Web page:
Learning without boundaries
A fresh and inspiring take on management education
John. L. Keifer
For a man who has 20 years of work experience and a strong research-oriented spell as an academic, John L. Keifer is rather friendly and down-to-earth. Dispelling the need for all formality, he is happy to slip into a chat about everything ranging from the changing face of the global economy to what the front page of a newspaper should look like. His inquisitiveness provides an insight into his curiosity about India and his willingness to learn about the market as well as the social set-up of an alien land.
Having taken over as interim director of the Ohio University-Christ College Academy for Management Education, he says that he wants to do everything to strengthen the programme. The recently introduced “Special Executive Admission Process” fits very well with our ideas about learning and management education, he says. “As the experience of a candidate increases, the learning curve of an individual deepens,” Mr. Keifer asserts. The programme will be open to students who have not less than 20 months of work experience and is designed to suit the requirements of employees who wish to take a break.
So, what does the professor think about the rapidly emerging trend of “Executive MBAs”? Though we may be looking at an executive MBA, we would prefer at least a short period of residency, Mr. Keifer says. The “without boundaries model” that he explains is one which will focus on specialised training and providing the right environment. His repertoire makes him the right man to talk about this since he has worked with public sector projects in Tenaga as well as taught State-owned enterprises of the Government of Serawak (both in Malaysia) about the nitty-gritty of resource allocation. “We aren’t looking at just one programme here. We’re in the process of conceptualising an education consultancy.”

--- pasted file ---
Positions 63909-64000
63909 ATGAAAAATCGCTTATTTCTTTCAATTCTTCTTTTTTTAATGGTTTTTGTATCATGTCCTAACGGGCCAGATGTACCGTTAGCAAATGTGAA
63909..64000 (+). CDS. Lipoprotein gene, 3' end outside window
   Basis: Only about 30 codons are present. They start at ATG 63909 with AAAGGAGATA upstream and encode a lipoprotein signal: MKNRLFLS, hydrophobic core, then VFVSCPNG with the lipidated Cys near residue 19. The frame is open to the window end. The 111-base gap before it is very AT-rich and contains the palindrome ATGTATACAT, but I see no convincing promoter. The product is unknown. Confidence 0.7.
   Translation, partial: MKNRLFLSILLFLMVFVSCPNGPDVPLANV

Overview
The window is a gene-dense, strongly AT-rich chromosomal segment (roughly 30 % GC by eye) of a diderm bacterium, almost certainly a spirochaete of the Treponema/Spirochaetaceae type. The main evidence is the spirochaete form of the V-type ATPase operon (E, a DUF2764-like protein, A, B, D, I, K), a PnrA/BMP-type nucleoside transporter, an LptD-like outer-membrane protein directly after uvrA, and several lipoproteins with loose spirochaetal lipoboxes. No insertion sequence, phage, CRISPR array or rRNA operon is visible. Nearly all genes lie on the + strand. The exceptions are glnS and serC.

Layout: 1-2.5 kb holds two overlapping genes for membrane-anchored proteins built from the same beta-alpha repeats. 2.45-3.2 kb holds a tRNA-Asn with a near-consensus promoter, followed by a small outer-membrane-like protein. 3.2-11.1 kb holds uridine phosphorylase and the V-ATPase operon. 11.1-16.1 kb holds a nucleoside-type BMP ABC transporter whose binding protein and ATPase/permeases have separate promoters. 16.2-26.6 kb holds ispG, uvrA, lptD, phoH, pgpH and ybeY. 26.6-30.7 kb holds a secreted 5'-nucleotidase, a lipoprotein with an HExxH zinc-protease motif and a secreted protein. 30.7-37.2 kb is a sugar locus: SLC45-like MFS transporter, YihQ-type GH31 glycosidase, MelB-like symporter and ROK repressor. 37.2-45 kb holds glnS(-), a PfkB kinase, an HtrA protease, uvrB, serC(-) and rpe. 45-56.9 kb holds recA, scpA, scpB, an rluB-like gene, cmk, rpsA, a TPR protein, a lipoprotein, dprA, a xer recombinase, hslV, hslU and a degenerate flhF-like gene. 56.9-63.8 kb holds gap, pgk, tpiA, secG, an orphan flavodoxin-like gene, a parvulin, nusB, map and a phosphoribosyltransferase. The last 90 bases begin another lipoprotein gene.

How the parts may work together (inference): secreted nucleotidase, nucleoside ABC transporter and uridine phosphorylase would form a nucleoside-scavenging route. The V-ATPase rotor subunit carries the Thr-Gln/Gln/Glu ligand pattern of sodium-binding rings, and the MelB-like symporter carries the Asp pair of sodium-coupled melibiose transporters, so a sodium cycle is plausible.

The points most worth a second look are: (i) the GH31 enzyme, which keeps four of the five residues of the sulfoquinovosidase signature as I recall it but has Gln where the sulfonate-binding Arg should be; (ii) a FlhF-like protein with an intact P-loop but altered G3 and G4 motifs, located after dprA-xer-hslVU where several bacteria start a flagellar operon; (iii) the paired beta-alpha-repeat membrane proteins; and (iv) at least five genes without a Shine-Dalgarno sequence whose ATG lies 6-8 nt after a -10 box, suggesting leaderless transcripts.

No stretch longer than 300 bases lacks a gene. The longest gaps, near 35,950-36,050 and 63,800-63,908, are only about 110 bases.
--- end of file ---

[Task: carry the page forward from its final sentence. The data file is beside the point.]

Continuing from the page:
The Ohio-Christ Management Academy will also be one of the first to introduce psychometric testing of candidates. Though he accepts that no one is going to be thrown out as a result of this test, it will help them understand the student better. “When we use this it helps us gain more insight and based on statistical averages we know where a student fits, which will only help us guide him better,” he explains.
Is a psychometric test as complex as it sounds? “No, certainly not! It’s by no means a screening device,” says the professor. “Personally, I would just look for people who are comfortable in their own skin. I had a student who came here and told me that he was here because he wanted to make his parents proud,” Mr. Keifer explains with an example. “And I asked him: What do you want to do?”
And of the few candidates that Mr. Keifer got the chance to meet or interview: “I found them extremely bright and intelligent, but we are looking for people who are self motivated, who are diverse in their personalities and who will add value to their classes with their originality.”
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